One of his benchmark legislations during the 16th Congress was the passage of House Bill 1039, a law exempting persons with disabilities (PWDs) from paying value-added tax on certain goods and services. Known as Republic Act 10754, the bill was signed into law on March 23, 2016 expanding the benefits and privileges of people with disabilities. He was also the principal author of House Bill 1036 which seeks to promote the establishment of microbusiness enterprises (MBEs) by providing incentives and benefits to barangay initiatives. As Speaker of the House, he will have very close rapport with the private business sector because of his having served in several boards in the banking and industrial sectors. Thanks to his close connection with the private businesses, he was able to mobilize much invaluable help, support and assistance that came in very handy during the calamities inflicted on the people of Central and Eastern Visayas by the super typhoon Yolanda. It was his intimate knowledge of the conditions of the victims of the typhoon and his leadership qualities that enabled him to implement relief programs that were more effective than those coming from national agencies.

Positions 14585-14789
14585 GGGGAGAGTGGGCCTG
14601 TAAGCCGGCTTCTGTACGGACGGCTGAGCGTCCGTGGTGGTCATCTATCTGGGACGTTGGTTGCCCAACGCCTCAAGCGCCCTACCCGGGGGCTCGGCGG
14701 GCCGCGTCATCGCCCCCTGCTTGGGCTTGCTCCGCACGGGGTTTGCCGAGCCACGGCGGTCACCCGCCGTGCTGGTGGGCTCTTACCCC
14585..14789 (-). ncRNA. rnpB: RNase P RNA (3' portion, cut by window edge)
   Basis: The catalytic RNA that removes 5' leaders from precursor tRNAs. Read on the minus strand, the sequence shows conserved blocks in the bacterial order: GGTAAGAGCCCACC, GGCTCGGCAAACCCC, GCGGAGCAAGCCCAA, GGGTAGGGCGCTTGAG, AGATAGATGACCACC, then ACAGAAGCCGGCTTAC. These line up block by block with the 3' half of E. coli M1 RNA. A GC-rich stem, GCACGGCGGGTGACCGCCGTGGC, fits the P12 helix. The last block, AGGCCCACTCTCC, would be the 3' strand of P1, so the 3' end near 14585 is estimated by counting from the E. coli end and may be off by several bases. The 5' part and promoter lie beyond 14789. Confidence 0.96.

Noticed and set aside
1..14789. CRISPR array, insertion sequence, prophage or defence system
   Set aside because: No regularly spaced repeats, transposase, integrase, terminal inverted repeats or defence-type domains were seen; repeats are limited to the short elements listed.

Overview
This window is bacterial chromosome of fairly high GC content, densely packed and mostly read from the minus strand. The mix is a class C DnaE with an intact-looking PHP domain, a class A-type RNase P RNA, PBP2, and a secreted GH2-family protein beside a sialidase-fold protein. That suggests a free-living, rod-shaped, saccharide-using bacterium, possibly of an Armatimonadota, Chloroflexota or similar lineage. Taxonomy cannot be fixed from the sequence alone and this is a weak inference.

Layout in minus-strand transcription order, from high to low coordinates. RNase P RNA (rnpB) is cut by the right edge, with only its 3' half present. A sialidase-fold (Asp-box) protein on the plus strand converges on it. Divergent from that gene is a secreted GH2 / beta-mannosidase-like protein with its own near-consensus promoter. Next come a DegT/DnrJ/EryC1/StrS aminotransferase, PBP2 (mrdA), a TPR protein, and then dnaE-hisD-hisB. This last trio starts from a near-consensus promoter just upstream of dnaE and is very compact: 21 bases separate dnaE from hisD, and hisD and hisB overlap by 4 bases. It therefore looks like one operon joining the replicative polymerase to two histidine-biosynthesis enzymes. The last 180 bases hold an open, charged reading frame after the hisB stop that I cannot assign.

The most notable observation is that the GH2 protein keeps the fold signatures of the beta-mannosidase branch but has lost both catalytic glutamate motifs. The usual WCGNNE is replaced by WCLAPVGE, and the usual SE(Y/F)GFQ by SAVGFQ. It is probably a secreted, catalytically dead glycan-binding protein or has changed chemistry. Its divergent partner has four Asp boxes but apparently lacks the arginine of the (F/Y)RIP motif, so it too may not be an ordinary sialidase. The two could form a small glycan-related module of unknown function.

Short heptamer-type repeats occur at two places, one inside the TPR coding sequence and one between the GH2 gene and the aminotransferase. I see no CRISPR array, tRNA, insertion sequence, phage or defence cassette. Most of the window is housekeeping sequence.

As a public official, he considers the Yolanda natural disaster as his most challenging and trying experience leading him to take a special interest in working to introduce reforms and legislative measures to ensure that no one else has to ever experience and live through the tragedy that befell the people of Eastern Visayas, some of whom up to this day have not yet recovered from the harm inflicted on them by the super typhoon. This close encounter with the sufferings of his constituents in the Eastern Visayas region has prepared him to lead the new Congress along paths of compassion (malasakit) towards the poorest of the poor. In fact, one can expect him to inspire members of the House of Representatives to work for inclusive and sustainable development. No wonder Martin Romualdez is a front runner in the competition to become the Speaker of the House in the next Congress. There will be many of us in the economics profession who will be only too willing to work with him on legislative measures that will ensure that the economic growth we are fortunately attaining will actually trickle down to the masses, especially those in the rural areas. For comments, my email address is email@example.com.